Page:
The Guardian reports on the problems of the existing business model:
Australia Post has warned its losses will amount to $6bn over the next 10 years unless the government allows it to change the price of sending letters.
The national carrier is forecasting its first full-year loss in 30 years, or since before it was corporatised.
Its chief executive, Ahmed Fahour, said Australia Post had a competitive parcel business, but losses from its letters business were swallowing up profits.
Fahour said the government understood the scale of the problem. “They either fund the next 10 years of losses, which could amount to $6bn, or we’re out of business,” he told Fairfax radio on Monday.
Australia Post reported a first-half profit after tax of $98m, down 56% on the first-half result of the previous year.
The letters business lost $151m, 57% worse than the loss in the first half of last financial year.
Fahour said Australia Post had never been subsidised and had always paid dividends to the government, but the world had changed.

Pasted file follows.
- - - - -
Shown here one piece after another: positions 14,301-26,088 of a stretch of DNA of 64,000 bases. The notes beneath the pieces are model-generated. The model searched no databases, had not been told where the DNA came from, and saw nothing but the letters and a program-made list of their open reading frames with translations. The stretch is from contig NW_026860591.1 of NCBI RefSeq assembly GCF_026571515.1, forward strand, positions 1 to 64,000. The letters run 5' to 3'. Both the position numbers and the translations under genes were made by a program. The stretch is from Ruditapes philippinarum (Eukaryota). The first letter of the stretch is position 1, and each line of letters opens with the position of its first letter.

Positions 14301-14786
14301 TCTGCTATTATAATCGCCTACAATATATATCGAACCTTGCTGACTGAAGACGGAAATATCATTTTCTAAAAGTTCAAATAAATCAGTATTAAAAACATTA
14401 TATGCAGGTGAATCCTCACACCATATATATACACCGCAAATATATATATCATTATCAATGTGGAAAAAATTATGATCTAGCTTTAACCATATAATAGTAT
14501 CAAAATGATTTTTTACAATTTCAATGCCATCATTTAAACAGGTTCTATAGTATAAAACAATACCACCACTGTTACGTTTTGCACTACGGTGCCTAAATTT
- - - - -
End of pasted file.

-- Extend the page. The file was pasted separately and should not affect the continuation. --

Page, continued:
“Either we get a massive injection from the government to keep the business going, or they give us the permission to manage the business and therefore no subsidy is required and the business can continue,” he said.
Letter volume decline accelerated to 8.2% year-on-year, the largest fall recorded since Australia Post’s letter volumes started falling in 2008.
The digital revolution is devouring printed travel guides. Lonely planet is a case in point. The BBC bought the company forf $210 in 2007 and sold it last year for roughly $121 million. Here is a instructive figure charting the decline in printed guide sales.